Glasses are for people losing their sight. If a person gets a tooth ache, the dentist is called. If we break our leg, we see our the doctor to set and put it in a cast.
But when most people's hearing starts to go as they age all they do is turn up the TV, strain to listen, and decide they just have to live with it. Why is it we humans have such an issue about needing hearing aids? According to reports by the National Institute of Deafness and Other Communication Disorders over 28 million people suffer some form of hearing loss.
No matter what your circumstances are, you can find a hearing aid. Yes, we all remember our grandparents and the hearing aids that looked like a small transistor radio complete with wires running from pocket to ear, but they have definitely improved them with digital technology just like computers.
These new digital aids use a microphone, battery, receiver, as well as a computer chip, and give an audiologist the flexibility of adjusting it as needed. You can more easily hide or disguise your hearing aid, and you can get it perfectly calibrated to your specific level of hearing.
Hearing loss happens differently in everyone. For a lot of folks their problem is distinguishing lower sounds, yet others will find it's the higher frequencies that they can't hear. Sounds such as vowels are on the low-end level and consonants on the high-end, because of this people with hearing loss often are unable to hear certain words and are left having to guess at what was said.
In other people volume is the problem. Everything they hear comes across softer than it really is. This causes them to turn the volume up on the television or radio and to constantly ask others to repeat themselves.
Hearing tests can be used to determine exactly how a hearing aid needs to be adjusted for each persons needs. It's advisable to get tested annually, starting with the first sign that you might be losing your hearing. Hearing experts are described at three levels. First, there are medical doctors called "otolaryngologists," otherwise known as "Ear, Nose, and Throat" specialists, or ENT's. Their role is to diagnose and determine possible medical reasons behind hearing loss.
Audiologist are usually only required to have a master's degree and have to obtain a license to practice from the state. Thirdly, there are individuals called hearing aid dipensers who do not carry the same credentials or have the degree of education as an audiologist. They do, however, need to be certified by the state. These latter professionals are usually more like salespeople and tend to associate themselves with a particular hearing aid manufacturer. Compared to an audiologist, you don't need as much education, but a state certification is still necessary.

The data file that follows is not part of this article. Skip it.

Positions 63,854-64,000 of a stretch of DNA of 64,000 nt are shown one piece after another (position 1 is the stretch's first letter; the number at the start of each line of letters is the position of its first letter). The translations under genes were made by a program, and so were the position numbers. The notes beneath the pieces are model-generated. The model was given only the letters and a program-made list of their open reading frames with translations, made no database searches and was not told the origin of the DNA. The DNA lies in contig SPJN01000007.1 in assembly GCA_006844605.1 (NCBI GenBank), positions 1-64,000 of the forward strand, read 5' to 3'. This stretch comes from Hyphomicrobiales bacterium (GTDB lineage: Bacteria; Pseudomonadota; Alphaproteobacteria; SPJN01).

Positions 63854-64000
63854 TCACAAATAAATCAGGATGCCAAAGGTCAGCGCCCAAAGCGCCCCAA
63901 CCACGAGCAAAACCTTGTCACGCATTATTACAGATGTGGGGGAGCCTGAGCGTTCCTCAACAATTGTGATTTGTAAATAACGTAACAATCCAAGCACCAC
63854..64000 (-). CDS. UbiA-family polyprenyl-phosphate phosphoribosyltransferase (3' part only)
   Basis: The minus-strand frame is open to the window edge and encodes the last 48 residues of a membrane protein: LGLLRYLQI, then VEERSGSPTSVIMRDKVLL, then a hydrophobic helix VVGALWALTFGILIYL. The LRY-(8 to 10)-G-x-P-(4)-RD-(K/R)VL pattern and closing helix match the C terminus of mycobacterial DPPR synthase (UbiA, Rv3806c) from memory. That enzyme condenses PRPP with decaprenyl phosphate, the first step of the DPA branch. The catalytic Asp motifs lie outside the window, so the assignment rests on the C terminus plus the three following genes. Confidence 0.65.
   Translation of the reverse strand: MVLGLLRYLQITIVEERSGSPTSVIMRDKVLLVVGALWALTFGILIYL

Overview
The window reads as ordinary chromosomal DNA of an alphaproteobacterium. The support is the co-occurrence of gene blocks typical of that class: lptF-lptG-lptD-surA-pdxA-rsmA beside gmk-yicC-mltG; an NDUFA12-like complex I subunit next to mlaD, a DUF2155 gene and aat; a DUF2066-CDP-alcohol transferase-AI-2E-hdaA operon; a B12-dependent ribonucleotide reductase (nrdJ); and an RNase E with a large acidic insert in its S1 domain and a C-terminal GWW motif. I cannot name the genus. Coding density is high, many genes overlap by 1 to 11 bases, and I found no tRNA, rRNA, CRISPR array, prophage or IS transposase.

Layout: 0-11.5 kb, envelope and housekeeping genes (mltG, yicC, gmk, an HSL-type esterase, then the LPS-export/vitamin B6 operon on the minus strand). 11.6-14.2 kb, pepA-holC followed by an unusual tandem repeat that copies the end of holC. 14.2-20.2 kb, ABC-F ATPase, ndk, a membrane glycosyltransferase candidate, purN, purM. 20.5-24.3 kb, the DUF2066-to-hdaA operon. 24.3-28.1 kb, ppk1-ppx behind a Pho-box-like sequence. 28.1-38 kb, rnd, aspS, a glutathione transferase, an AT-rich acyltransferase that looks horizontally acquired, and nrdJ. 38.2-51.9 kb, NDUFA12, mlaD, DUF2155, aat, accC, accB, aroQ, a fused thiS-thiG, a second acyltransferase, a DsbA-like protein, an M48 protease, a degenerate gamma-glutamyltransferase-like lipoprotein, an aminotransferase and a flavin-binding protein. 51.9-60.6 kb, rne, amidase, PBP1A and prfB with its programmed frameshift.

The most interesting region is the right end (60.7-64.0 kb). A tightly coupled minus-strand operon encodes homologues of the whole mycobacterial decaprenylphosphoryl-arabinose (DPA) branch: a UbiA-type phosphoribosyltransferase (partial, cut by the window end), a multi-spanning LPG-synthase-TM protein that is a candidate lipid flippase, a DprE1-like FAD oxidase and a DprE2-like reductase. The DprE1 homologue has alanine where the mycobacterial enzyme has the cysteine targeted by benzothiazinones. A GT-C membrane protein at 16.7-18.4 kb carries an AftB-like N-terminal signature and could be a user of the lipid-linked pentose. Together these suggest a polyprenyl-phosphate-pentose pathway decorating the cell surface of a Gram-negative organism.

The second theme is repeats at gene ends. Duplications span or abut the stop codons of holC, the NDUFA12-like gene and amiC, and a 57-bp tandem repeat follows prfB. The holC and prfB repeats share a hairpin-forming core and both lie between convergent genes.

There are currently four kinds of hearing aids available. The smallest hearing aid is called "completely in the canal" and is almost invisible. they are also the most expensive. They are most frequently used for those patients who have severe to profound hearing loss issues.
The next device that is available is called "in the canal." While these are a bit bigger than the "completely in the canal" instruments, they're still able to fit quite a way down the ear canal. The battery for a canal bearing aid is bigger, and you'll use these if your hearing loss is moderate.
We've gone from "completely in the canal" to "in the canal" and arrive at "in the ear" devices. As opposed to the two former types of aids, these instruments are more visible, as they are worn outside of the canal. These types of aids are applicable for a wide range of hearing loss. The most well know hearing instruments are the "behind the ear" devices, which use a larger battery, are inside a case that goes over and behind an ear, and gives greater amplification than most of the smaller instruments. You can still obtain an analog hearing aid at small price, but you have to understand that they do not have the advanced technology of the newer versions.
Hearing loss is felt by over 28 million people in America today. First, you may be surprised to learn that 28 million people are afflicted with hearing loss. First, a hearing impairment can happen any time an obstruction, injury, or disease affects any of the structures in the ear. For about 95 percent of those dealing with loss of hearing, the newer hearing aids are capable of correcting that hearing loss.
Younger generations are beginning to experience more hearing loss than ever before. Case in point. There was a 17 percent increase of hearing impairment among 18 to 44 year-olds from 1971 to 1990. Otitis media is the most common culprit behind a temporary loss of hearing. is the main culprit of temporary hearing loss.